A small part of our Code of Ethics of the American Anthropological Association:

 

1. Anthropological researchers have primary ethical obligations to the people, species, and materials they study and to the people with whom they work. These obligations can supersede the goal of seeking new knowledge, and can lead to decisions not to undertake or to discontinue a research project when the primary obligation conflicts with other responsibilities, such as those owed to sponsors or clients. These ethical obligations include:

To avoid harm or wrong, understanding that the development of knowledge can lead to change which may be positive or negative for the people or animals worked with or studied

To respect the well-being of humans and nonhuman primates

To work for the long-term conservation of the archaeological, fossil, and historical records

To consult actively with the affected individuals or group(s), with the goal of establishing a working relationship that can be beneficial to all parties involved

2. Anthropological researchers must do everything in their power to ensure that their research does not harm the safety, dignity, or privacy of the people with whom they work, conduct research, or perform other professional activities. Anthropological researchers working with animals must do everything in their power to ensure that the research does not harm the safety, psychological well-being or survival of the animals or species with which they work.

3. Anthropological researchers must determine in advance whether their hosts/providers of information wish to remain anonymous or receive recognition, and make every effort to comply with those wishes. Researchers must present to their research participants the possible impacts of the choices, and make clear that despite their best efforts, anonymity may be compromised or recognition fail to materialize.

4. Anthropological researchers should obtain in advance the informed consent of persons being studied, providing information, owning or controlling access to material being studied, or otherwise identified as having interests which might be impacted by the research. It is understood that the degree and breadth of informed consent required will depend on the nature of the project and may be affected by requirements of other codes, laws, and ethics of the country or community in which the research is pursued. Further, it is understood that the informed consent process is dynamic and continuous; the process should be initiated in the project design and continue through implementation by way of dialogue and negotiation with those studied. Researchers are responsible for identifying and complying with the various informed consent codes, laws and regulations affecting their projects. Informed consent, for the purposes of this code, does not necessarily imply or require a particular written or signed form. It is the quality of the consent, not the format, that is relevant.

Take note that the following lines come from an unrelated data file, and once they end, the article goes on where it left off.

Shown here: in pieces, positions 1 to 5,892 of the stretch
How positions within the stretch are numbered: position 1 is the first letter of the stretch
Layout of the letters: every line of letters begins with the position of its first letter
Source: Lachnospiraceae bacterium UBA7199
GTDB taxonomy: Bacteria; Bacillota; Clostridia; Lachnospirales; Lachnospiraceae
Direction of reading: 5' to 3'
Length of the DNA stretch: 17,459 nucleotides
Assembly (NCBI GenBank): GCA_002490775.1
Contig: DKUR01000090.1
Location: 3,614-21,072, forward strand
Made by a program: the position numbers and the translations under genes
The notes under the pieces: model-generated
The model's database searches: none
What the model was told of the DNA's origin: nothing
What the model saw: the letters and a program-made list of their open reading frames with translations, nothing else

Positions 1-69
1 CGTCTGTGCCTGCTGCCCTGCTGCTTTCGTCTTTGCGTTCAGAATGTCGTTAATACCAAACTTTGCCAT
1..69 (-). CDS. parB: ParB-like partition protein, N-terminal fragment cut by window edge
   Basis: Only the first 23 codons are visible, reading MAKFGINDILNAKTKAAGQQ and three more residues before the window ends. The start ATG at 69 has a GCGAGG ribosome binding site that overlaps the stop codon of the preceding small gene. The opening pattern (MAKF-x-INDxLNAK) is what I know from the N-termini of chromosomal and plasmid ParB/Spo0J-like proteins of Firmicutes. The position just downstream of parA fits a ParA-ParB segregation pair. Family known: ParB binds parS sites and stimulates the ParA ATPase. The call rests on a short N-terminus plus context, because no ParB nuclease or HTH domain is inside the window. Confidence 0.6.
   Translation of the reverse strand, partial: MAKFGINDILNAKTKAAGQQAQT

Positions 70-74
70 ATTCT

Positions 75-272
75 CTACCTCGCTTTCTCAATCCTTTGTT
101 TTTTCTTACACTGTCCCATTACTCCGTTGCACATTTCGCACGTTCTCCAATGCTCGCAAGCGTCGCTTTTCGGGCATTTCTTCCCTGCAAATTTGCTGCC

5. Anthropological researchers who have developed close and enduring relationships (i.e., covenantal relationships) with either individual persons providing information or with hosts must adhere to the obligations of openness and informed consent, while carefully and respectfully negotiating the limits of the relationship.

6. While anthropologists may gain personally from their work, they must not exploit individuals, groups, animals, or cultural or biological materials. They should recognize their debt to the societies in which they work and their obligation to reciprocate with people studied in appropriate ways.

 

I understand that not everyone is an anthropologist, and probably thinks this does not pertain to them.  But here is the point, the whole point of this is to respect one another and avoid any potential harm that could be caused.  Lying, or only telling half the truth to someone with no regard of what they implications of what may happen is irresponsible and to put in layman’s terms, mean.  This goes for any scenario in life, your everyday interactions.

 

At what point did people lose their respect for another?  Was it for instant gratification?  Was your maliciousness really worth it?  In the study of psychology many horrible studies have been done to try and prove a point; abuse of animals, keeping people in rooms with no watches, I mean how far is far enough? Or is there no end?  Every action has a reaction, and when it comes to the well being of someone else the result is never really the expected result, and underlying damage that can be done insurmountable.

 

I hope you try and think that everything you do has a consequence and to remember that the other person is a human being like you and is not superfluous.